What are we measuring?
This measure represents the percentage of women in Fulton County who receive care from a doctor at least once during pregnancy to help ensure the health of the mother and baby. Prenatal visits to a doctor generally include a physical exam and weight checks. Depending on the stage of the pregnancy, it may also include blood tests and imaging tests, such as ultrasound exams. Visits may also include discussions about the mother's health, the infant's health, and any questions about the pregnancy.
Why are we measuring it?
Prenatal care can help prevent pregnancy complications and make women aware of important steps they can take to protect their infant and ensure a healthy pregnancy. Smoking and alcohol use, for example, have been shown to increase the risk for Sudden Infant Death Syndrome. Alcohol use can cause fetal alcohol spectrum disorders, which can cause a variety of problems such as abnormal facial features, poor memory, intellectual disability, and problems with the heart, kidneys, or bones. Prenatal care may also include taking vitamins such as folic acid and other vitamins that pregnant women and their developing fetus need.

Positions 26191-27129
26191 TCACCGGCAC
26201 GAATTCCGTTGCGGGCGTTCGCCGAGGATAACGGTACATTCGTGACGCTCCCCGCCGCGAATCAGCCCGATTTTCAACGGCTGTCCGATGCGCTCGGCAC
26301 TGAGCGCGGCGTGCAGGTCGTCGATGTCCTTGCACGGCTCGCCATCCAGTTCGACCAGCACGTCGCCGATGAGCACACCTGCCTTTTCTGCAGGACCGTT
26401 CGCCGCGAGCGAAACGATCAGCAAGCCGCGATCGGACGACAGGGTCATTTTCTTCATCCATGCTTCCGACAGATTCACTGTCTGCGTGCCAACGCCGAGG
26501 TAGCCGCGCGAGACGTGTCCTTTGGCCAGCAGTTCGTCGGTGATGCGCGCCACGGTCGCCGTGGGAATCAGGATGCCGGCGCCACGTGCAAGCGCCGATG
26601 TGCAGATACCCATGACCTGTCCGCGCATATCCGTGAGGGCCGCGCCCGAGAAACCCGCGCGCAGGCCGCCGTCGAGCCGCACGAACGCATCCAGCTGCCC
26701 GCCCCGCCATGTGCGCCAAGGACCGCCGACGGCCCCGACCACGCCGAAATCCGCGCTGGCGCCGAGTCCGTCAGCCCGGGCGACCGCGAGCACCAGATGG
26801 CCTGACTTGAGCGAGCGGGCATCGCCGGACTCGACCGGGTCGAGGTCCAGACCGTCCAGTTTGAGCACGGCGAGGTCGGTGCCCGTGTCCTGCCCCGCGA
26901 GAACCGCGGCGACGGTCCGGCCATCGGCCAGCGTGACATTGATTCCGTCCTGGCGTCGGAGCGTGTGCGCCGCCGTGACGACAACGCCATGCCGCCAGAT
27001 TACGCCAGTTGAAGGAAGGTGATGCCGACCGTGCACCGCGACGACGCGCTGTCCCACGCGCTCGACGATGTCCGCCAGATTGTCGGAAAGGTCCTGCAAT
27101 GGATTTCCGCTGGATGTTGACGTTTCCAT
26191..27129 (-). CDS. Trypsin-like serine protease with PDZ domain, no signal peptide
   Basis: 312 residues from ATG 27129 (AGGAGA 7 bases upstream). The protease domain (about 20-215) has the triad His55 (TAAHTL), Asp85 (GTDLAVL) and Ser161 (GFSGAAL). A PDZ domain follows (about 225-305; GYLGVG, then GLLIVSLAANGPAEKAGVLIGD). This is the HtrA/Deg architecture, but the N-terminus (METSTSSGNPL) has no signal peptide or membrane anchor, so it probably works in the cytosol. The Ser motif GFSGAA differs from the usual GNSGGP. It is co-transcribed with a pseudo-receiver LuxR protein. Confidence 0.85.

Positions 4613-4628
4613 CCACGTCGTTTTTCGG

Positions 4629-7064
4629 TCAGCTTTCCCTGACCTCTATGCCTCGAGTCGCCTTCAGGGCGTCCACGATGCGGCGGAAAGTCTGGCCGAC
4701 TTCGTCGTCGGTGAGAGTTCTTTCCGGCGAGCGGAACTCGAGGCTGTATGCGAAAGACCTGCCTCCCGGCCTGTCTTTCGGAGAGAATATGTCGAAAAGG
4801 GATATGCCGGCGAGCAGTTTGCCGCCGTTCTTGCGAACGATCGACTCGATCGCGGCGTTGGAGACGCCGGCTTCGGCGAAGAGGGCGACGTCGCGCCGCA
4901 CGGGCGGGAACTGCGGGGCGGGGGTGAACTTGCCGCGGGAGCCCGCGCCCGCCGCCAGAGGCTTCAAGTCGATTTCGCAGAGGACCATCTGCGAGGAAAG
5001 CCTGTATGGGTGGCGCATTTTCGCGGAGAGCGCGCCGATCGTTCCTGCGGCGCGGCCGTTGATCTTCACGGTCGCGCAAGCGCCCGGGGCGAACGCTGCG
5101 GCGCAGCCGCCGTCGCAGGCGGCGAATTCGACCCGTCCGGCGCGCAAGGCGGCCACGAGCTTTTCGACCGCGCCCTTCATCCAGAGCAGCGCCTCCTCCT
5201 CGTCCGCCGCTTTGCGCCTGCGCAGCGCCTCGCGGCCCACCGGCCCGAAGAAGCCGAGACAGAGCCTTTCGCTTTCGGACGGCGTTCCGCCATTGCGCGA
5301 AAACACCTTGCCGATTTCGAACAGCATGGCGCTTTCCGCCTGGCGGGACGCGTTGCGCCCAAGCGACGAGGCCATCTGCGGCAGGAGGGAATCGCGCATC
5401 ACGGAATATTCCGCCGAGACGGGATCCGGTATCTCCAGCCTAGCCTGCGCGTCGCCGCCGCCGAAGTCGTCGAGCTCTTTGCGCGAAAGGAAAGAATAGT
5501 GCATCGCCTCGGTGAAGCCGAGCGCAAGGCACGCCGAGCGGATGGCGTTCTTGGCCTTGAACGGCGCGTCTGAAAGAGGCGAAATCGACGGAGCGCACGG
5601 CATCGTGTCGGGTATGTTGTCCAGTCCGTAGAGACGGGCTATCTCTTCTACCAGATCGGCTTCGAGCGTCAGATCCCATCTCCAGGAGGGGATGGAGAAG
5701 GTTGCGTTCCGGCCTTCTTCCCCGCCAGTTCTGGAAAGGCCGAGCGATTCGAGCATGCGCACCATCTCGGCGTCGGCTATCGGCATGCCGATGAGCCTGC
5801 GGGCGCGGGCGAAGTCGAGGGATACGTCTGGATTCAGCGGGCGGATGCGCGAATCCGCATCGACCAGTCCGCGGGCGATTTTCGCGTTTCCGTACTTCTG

How are we doing?
According to the CDC, Fulton County ranked below all of its national benchmark counties in terms of the percentage of live births for which the mother received some prenatal care. The rate for the County has risen from a 2009 level of 91 percent but has remained fairly steady at around 95 percent for the last several years. Among the benchmark counties, Allegheny, PA and Hennepin, MN has remained the top counties at approximately 99 percent.
* Excludes births for which information on prenatal care was not included on the birth certificate.